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Photo Credit: Sergei Belski-USA TODAY Sports

Doubting Drake

Every team has one. He’s the guy that the coach seems to favor and give prime opportunities to despite a total and complete lack of evidence this person deserves it. When we were kids, it was probably the coach’s son. In the NHL, it’s a lot less likely the favored player will be related to the coaching staff in some way. I mean, except that time Will Acton was told to buy a house. Remember that? Great times.

Anyway, on the Oilers the player occupying that spot appears to be Drake Caggiula. Now, I’m sure Drake Caggiula is a really nice person who always does the dishes on Thanksgiving and Easter, but on-ice there’s a lot to be desired. For that reason, it’s eyebrow raising when he finds himself next to McDavid on the first line, on the first (or second or third…) unit power play, and taking shifts in OT.

To be fair to Todd McLellan and the coaching staff, these aren’t always regular occurrences, but they happen enough to make you scratch your head. They happen enough to make me question why I mistrust Caggiula at all. McLellan is not a dumb man and certainly knows more about hockey than I ever will. So maybe he’s onto something.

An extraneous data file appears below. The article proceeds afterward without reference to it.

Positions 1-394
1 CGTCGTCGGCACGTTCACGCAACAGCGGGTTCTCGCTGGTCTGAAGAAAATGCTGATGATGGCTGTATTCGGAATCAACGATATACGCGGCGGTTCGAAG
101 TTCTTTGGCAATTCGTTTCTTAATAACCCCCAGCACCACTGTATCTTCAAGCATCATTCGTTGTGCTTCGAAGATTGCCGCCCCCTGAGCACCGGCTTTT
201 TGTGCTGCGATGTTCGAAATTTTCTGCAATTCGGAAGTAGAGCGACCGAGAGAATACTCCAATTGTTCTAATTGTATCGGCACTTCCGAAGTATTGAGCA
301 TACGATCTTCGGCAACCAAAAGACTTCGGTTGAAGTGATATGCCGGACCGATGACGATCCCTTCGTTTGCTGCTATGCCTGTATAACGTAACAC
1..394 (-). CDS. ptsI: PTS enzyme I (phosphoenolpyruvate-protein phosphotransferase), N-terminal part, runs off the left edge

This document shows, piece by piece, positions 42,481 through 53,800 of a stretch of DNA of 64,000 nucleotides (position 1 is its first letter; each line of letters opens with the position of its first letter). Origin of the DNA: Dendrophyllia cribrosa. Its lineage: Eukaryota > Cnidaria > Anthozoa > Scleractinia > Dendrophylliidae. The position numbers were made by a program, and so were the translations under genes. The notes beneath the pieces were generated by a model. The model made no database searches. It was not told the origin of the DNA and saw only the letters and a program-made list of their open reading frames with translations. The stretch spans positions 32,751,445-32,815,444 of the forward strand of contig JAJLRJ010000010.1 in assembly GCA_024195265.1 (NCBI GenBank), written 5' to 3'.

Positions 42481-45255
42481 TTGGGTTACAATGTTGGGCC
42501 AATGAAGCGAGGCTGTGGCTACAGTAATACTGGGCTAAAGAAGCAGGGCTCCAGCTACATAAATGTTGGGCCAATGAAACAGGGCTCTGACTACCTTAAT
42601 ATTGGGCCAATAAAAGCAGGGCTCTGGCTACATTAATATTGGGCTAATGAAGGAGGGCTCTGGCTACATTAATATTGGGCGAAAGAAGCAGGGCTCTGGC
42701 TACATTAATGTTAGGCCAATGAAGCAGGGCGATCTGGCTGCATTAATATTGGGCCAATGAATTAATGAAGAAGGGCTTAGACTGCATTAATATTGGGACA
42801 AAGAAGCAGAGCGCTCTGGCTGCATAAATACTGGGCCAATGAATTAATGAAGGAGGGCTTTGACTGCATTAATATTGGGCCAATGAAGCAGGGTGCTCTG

I just can’t figure out what that might be.

Drake Caggiula is 23 years old, and turns 24 in June. He was undrafted, which is not surprising for a 5’10” player who appeared in just 25 OJHL games in his draft year. He joined the University of North Dakota and played four full seasons for the team before signing with Edmonton as a free agent. He spent exactly zero minutes in the AHL, graduating directly to the NHL where he has played 97 games (plus 13 in the playoffs), and has 13-16-29 to show for it.

It is my personal opinion that Drake Caggiula would be a point per game player in the AHL, which I think would have been good for him to experience as a professional. However, as an NHL player I see a player who is not noticeably fast and certainly not productive. I think his best attribute is probably his physicality. When he is on his game, he forechecks very hard and looks to finish the play with contact. He is third among Oiler forwards in hits with 95 in just 37 games.